Oh, my gosh, nobody writes or sings more beautifully or personally about the Savior than does Hilary. Every time she writes a song about Christ, I think, well, she certainly can't top that. How will she ever find another way to say all those amazing things about Him? But she does. Every time. Which tells me she must know Him, and have the relationship with Him that comes from experience. "Tender Behind the Mercy" is so beautiful:
"He's the tender behind the mercy
The unconditional in love
And when I need forgiveness
He's the Redeeming in Son. . ."

There are so many gems! I love them all! I can't wait to hear her sing them live, because you think the CD's are good? You should be there to hear her sing them in person any and every chance you get.

Well, so here's the deal. You can tell I adore Hilary. I want more people to love her and to be blessed by her talent and her spirit. I asked her if she'd be willing to let me give away an autographed copy of her latest CD and she was all for it! (Because she's generous and cool like that, and she loves to party!), so if you'd like to be entered into the drawing this week, leave me a comment on this post, and on Sunday I'll draw a name for the winner of "If I Only Had Today", signed just to you. You lucky, lucky duck!

Also, please hop on over to Hilary's website, where you'll find all kinds of good things and her blog too! Say hi! And good luck!

Saturday, October 11, 2008

Sweetness. . .and a Winner!

If you love someone, give him Cheetos. Always a good mantra. (Don't ask me about the headband, that was his idea, but it does match!)

If you really want to do something kind, bring me a bowl full of pomegranate seeds (all the work done!) from your backyard tree. Just to be friendly. Thanks, Maritza! Holy cow, are they sweet and delicious!

Food storage makes me happy. Today we picked up our first order from our food storage co-op. That's 4 buckets of hard white wheat, and 2 buckets of rolled oats. It's a start, anyway, and progress is good. Now I just need a NutriMill wheat grinder.

And a winner of this sweet Cupcake Dress? (Drum roll. . .) I am so excited!!! I'm so excited!!!


I wanted you all to win, but I'm thrilled that Hannah's name was drawn! She's my fabulous cake-baker-decorator-Coupon-Queen-of-a-sister! Oh, Hannah! Yay for you! Bella will look so cute in that dress! I'll give Ale your address and have her send you one out! And everyone else, thanks for entering! Go to Ale's site and buy something fun! She's wonderful! And thank you, Ale!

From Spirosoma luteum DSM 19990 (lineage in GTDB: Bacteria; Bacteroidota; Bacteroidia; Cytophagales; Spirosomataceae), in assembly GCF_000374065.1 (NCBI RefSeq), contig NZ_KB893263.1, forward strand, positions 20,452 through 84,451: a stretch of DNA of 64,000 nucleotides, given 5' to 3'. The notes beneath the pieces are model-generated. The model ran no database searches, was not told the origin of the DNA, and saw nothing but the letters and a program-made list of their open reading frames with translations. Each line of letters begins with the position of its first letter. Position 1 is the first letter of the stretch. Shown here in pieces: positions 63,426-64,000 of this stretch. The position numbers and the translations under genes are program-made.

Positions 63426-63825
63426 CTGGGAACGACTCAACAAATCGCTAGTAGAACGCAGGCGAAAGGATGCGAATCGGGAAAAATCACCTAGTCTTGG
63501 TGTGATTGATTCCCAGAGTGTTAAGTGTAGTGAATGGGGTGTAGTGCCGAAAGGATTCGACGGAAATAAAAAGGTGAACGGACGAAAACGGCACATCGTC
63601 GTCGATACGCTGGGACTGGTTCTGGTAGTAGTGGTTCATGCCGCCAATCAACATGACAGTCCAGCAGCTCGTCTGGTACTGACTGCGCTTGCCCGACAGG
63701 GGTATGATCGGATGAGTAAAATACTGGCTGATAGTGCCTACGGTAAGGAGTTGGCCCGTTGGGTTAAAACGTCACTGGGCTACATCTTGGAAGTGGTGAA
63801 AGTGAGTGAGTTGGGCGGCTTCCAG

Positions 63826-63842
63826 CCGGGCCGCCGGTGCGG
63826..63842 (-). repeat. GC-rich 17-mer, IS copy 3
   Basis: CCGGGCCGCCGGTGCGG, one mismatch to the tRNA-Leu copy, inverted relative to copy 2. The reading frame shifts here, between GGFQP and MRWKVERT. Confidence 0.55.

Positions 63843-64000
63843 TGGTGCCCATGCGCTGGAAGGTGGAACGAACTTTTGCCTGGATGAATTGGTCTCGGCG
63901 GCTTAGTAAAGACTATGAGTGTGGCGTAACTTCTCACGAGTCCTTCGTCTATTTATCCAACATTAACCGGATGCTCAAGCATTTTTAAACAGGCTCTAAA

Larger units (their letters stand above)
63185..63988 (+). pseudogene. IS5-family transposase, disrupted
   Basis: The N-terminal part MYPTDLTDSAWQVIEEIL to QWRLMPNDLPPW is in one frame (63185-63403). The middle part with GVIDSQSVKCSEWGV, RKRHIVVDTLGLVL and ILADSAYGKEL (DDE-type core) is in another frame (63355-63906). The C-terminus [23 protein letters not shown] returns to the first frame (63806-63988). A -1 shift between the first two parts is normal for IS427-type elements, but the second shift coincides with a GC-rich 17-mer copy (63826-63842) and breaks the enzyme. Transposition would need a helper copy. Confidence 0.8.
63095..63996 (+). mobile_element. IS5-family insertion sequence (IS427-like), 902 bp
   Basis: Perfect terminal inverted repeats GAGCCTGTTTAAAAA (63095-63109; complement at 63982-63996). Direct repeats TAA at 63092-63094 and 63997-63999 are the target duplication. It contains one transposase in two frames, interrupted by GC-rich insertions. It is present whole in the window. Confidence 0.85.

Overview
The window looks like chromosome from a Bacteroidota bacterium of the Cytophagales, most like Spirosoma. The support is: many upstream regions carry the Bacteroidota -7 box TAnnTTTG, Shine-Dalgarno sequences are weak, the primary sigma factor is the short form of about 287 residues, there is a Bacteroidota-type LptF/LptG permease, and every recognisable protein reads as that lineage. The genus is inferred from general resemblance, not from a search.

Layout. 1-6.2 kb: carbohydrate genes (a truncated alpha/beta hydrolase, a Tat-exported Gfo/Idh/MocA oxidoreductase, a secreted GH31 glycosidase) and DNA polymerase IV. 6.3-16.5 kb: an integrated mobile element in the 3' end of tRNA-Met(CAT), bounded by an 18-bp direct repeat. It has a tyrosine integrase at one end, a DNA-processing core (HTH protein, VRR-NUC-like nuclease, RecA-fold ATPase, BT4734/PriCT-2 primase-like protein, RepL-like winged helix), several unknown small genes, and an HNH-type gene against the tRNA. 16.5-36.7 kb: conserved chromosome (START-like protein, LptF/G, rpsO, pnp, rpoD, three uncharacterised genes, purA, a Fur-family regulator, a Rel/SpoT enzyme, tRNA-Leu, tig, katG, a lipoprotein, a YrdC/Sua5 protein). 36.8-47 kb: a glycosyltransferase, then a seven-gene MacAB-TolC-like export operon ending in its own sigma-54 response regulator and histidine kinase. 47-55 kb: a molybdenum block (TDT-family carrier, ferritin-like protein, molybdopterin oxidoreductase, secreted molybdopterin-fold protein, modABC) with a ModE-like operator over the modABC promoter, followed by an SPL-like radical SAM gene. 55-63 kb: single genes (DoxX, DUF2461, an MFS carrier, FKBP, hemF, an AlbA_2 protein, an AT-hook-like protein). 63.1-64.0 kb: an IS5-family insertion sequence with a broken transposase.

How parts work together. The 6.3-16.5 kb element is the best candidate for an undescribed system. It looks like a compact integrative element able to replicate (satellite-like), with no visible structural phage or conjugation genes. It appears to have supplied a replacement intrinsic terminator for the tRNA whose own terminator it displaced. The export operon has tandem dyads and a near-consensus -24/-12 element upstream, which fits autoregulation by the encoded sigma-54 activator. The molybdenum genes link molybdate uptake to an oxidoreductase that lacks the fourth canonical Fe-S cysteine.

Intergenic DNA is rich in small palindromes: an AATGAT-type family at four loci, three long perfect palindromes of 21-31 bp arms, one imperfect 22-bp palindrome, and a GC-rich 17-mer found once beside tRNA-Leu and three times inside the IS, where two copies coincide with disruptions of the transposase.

Friday, October 10, 2008

Full Circle

My oldest, and certainly one of my dearest, bestest-ever friends called me on Monday. Her voice was soft as she said, "Jen, I think this is it."

Every woman knows. Labor. The blessed day had come.

She's Jenn. Like me, Jen, only with another 'n', which makes sense because she's a lot taller than me. Two peas in a pod, we were, friends since age 8, both with brown hair and freckles. So many of my childhood memories include her. She was always there.

And we grew up, but never apart.

We were supposed to go to the Y together, but she left, and I stayed behind. And then I got married. She couldn't be there. But she found rides from BYU for almost every Thanksgiving for the first several years of my marriage. She loved him too, for me. I had my first little baby girl, and we flew to NJ when she was 5 months old. Jenn held my baby. She loved her too.

Then Jenn left on a mission to Costa Rica, and I wrote to her nearly every single Tuesday. I was pregnant with my second child, and she was teaching the people of Costa Rica about Jesus Christ.

My parents divorced. Her parents divorced. We both felt our worlds rocked. Her parents were a part of the background of my life, and now, even if I'd gone home, to the ward we'd grown up in, it wouldn't be the same. Ever again.

When she got home, we still never let too many years pass without visits, mostly her to me. She finished school and graduated and found a job teaching. She traveled abroad and had exciting experiences. And then I was pregnant with my third baby, and she came and held my belly and marveled. She helped me paint the nursery and stencil Noah's Ark around the walls. She gave my husband and me tickets to Alaska to celebrate our wedding anniversary. We'd always wanted to go, and so we planned to go the following summer, when the baby would be about 6 months old, and the other two 6 and 4 1/2.

A year later, my husband left me. After more than ten years together, she was broken-hearted too. She'd loved him, but she loved me more, and my hurt was her hurt. We've always had that kind of connection, despite the miles.